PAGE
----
CML: Yeah, but now rivers are flooding!

CH: Right, but that’s natural. Because it rained. Or there was a storm.

CML: Right, it’s hard to prove a storm is unnatural.

CH: Right. And so the people who are getting sick from extreme pollution, now, they’re all in rural and poor areas...

CML: ...they have no power...

So what I’m saying is that when the crisis hit in the ‘70s and ‘80s, it was affecting even the people who had money. Coastal properties stank. And they stank for the rich and they stank for the poor.

CH: But today - we’re getting more storms. Well, I guess we’ll build a storm wall or we’ll put embankments around our house, or we’ll raise our foundation a few feet. That’s short term, not long term.

CML: And that’s it, the interesting thing to me is that we’re talking about coastal problems not just along oceans but anywhere there is a waterway, which is everywhere...

CH: ...lakes, rivers, glaciers...

CML: Yes. Everywhere there is a waterway, any kind of water as a body will be affected by climate change and that affects you. This happened with [Hurricanes] Florence and Michael where they were felt much farther inland with terrible consequences than anyone expected - and it had happened before.

CH: That was the case with [Storm] Irene. Remember the whole warning about Irene up here? Not much happened in New York City...

CML: But upstate...

CH: dumped so much rain that the flooding in Vermont, New Hampshire, upstate New York, Pennsylvania, New Jersey...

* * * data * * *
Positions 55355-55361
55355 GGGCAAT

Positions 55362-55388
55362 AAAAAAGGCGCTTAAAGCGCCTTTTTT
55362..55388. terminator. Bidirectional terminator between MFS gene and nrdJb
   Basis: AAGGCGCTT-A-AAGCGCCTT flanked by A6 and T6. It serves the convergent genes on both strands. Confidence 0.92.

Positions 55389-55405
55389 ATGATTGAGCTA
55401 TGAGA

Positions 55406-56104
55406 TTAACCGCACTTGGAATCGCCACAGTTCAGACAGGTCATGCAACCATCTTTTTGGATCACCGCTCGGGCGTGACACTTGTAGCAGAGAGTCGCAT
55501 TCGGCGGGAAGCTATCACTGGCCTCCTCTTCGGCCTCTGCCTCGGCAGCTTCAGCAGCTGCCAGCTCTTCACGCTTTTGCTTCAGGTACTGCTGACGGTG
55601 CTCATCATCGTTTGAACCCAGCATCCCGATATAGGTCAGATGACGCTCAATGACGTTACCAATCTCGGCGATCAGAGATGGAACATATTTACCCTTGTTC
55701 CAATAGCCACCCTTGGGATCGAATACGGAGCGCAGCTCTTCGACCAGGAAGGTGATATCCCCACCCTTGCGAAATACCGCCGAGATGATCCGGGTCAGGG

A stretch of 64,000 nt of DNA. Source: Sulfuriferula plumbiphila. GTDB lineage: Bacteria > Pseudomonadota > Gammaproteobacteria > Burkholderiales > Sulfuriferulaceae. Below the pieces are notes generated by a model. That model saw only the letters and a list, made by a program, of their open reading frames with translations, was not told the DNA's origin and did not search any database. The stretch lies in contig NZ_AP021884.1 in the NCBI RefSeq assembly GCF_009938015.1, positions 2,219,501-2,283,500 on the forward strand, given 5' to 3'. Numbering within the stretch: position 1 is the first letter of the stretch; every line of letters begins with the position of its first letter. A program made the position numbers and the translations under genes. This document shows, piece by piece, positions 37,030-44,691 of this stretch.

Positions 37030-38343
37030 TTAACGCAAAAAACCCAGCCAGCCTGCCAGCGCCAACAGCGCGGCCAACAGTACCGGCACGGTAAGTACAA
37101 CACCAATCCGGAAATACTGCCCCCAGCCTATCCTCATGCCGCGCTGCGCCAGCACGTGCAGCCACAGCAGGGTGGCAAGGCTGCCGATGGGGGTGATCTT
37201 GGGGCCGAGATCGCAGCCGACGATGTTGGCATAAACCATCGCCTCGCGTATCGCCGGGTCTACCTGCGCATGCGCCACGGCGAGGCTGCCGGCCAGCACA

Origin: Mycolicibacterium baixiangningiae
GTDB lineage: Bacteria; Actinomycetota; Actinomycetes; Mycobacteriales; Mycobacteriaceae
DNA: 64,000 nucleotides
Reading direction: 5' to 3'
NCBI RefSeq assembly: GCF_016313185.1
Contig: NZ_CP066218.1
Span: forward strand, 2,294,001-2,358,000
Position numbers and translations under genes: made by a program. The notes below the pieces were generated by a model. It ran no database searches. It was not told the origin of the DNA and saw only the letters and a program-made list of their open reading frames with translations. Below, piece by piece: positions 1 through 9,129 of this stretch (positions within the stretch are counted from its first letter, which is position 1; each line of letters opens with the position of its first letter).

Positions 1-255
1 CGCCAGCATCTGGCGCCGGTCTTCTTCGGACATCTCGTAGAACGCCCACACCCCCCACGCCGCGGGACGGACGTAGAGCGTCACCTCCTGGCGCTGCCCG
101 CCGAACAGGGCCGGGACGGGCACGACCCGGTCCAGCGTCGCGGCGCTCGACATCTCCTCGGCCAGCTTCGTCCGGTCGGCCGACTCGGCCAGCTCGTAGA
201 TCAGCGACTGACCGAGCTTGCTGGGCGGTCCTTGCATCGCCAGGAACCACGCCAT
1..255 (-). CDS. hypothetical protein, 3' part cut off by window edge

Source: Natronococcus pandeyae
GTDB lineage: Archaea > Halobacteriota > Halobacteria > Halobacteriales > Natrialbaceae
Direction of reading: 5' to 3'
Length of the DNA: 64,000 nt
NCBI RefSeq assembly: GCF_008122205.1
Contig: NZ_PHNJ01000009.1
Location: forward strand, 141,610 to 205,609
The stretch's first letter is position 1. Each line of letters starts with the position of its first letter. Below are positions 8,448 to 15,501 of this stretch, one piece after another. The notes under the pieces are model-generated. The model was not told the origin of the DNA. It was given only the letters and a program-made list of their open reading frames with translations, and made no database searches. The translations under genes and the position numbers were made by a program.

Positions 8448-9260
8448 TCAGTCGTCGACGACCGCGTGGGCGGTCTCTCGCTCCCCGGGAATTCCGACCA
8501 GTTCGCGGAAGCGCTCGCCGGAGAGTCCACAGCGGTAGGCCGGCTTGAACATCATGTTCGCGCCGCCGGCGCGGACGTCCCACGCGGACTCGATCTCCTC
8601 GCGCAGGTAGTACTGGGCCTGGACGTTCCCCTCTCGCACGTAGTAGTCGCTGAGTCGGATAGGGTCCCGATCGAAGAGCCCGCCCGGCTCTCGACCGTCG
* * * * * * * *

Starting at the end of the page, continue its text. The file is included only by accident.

CML: They’re still recovering from it.

CH: They’ve had to rebuild.

CML: This is why waterways are so key to awareness because every waterway is subject to climate change. Maybe that’s the way we can find a way to the Great Awakening if there was a dispersal of knowledge around people’s specific waterways...

CH: Um hmmmmm....

CML: ...if educators went around and said “So how’s your waterway been lately? Well this is what’s happened and this is what’s happened. Oh that’s because...that would be climate change.” I don’t know if it would work but if we are discussing how to reach more positive futures when climate change is so intractable or impossible to sense, the education campaign would have to be one where people could absorb without having to think politically in that way. Just, okay let’s observe what’s in our backyard.

CH: Right. You have to talk about what people can hear, see, and feel. So that it’s tangible.

CH: Maybe this is why “Sunk Shore” as a tour is effective, because it is so site-based. Think if we could get access to more shorelines...

CML: Yeah, that’s the plan.

Carolyn Hall is a Brooklyn, NY based historical marine ecologist, Bessie award winning dancer/performer, and scientific communication instructor. She has worked with numerous choreographers and companies both nationally and internationally and is currently involved in projects with Carrie Ahern, Third Rail Projects, and Clarinda Mac Low/TRYST. As a freelance ecologist she has worked with the Wildlife Conservation Society, the Environmental Defense Fund, and is the research assistant and fact checker for the best selling author Paul Greenberg. She also teaches with the Alan Alda Center for Communicating Science. Interdisciplinary public engagement projects that combine her artist and scientist halves increasingly intrigue her, which has happily led to becoming a part of the Works on Water and Underwater New York communities.